The next question Polhill asks in his discussion of Paul’s conversion concerns Paul’s predisposition to conversion. To what extent did was Paul “prepared” for his encounter on the road to Damascus? Certainly Paul thought that God had prepared him to preach the grace of God (Gal 1:15), but this question usually is more interested in Paul’s psychological state of mind when he met Jesus.
Like the discussion of Paul’s conversion, the New Perspective on Paul has had quite a bit to say here. Typically Paul has been viewed as struggling to keep the Law, perhaps in despair over his inability to do “the whole of the Law.” Usually Romans 7 is cited here; Paul is the “wretched man” who must be delivered from his body of death (Ro 7:25). He has been “kicking against the goads” for some time, according to Acts 26:14.
But this reconstruction has been questioned by the New Perspective, especially by E. P. Sanders, following Krister Stendahl (who is cited by Polhill). Sanders challenged what he saw as the Lutheran domination of Pauline studies on justification. In the twentieth century (primarily Lutheran) scholars have made justification by faith the “center” Pauline theology. This leads to the unfortunate result of anti-Judaism – Jews become proto-Pelagians, Paul is Luther bashing the RCC’s. Judaism is thought to be the antithesis of Paul’s Christianity and Paul’s theology develops out of a struggle against Judaism. Sanders changed the debate by arguing that the questions posed by the protestant / RCC debate have nothing at all to do with Judaism of the Second Temple period. For Sanders, this totally obscures what was actually happening in the first century and how Christianity developed out of Judaism. In addition, Sanders points out that the protestant Paul was never recognized by Jewish scholars (Sandmel, for example), he was incoherent or inconsistent.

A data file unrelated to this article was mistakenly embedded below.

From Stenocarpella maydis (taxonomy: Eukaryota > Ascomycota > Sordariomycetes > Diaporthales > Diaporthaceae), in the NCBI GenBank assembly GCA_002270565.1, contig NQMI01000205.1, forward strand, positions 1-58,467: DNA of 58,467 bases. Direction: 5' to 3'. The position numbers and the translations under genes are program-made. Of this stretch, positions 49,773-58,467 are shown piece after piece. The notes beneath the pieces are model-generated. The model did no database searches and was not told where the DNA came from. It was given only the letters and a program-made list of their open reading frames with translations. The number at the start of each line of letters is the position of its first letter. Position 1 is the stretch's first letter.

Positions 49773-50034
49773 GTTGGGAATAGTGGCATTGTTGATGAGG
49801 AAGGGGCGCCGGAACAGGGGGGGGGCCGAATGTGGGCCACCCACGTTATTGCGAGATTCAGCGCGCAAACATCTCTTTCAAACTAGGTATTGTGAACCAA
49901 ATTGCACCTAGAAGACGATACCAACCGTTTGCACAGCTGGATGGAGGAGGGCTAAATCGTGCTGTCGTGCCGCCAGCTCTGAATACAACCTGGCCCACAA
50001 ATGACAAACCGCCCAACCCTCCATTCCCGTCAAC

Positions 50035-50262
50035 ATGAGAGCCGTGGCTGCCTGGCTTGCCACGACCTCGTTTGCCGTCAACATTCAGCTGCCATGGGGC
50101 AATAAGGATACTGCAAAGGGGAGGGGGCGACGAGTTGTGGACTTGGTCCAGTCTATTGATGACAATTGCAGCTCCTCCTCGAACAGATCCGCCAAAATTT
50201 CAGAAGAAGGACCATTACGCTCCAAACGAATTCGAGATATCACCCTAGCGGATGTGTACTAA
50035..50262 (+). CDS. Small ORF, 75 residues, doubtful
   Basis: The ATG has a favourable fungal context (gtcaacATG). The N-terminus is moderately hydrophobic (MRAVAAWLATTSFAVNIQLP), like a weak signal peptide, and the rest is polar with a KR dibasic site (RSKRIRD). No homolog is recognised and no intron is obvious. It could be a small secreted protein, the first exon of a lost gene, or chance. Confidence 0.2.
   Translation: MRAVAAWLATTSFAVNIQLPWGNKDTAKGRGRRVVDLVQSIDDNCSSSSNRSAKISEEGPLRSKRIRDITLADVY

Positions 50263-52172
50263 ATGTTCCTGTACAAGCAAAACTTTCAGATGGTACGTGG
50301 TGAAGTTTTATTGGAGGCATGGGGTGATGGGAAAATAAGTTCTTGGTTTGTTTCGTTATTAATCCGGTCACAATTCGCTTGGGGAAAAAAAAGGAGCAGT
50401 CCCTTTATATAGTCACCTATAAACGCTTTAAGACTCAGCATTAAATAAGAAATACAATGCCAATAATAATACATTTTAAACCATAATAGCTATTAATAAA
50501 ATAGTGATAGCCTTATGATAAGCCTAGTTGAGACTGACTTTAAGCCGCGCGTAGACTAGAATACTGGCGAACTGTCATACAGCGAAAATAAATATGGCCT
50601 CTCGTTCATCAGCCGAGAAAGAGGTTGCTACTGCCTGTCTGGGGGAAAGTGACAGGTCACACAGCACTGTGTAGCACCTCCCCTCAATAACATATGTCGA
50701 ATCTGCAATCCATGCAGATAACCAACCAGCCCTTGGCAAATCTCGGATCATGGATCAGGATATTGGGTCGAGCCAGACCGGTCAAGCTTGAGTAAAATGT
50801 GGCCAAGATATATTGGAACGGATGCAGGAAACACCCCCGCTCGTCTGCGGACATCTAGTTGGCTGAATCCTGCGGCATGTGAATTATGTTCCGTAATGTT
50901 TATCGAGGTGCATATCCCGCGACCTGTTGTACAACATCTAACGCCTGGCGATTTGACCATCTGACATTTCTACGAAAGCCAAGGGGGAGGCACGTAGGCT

So, according to Sanders, Paul was not a guilt-ridden sinner trying to justify himself through the good works of the Law. In fact, that was Luther. He was the guilt-ridden sinner trying to justify himself, and he read all that angst back into Paul. Paul was therefore not converted on the road to Damascus. Obviously this has huge implications, since the theological edifice of the reformation is guilt on Luther’s understanding of Paul, and there have been some fairly strenuous arguments against Sanders and the other more recent New Perspective writers.
Polhill is correct in the end when he states that Paul’ encounter on the road to Damascus was a radical event for which he was totally unprepared (page55). By appearing to Paul in his resurrection glory, Jesus radically changed Paul’s thinking in a way which cannot really be described as “conversion” in the contemporary sense. It was a prophetic call like Isaiah or Ezekiel which resulted in a transformation of Paul’s thinking about who Jesus is.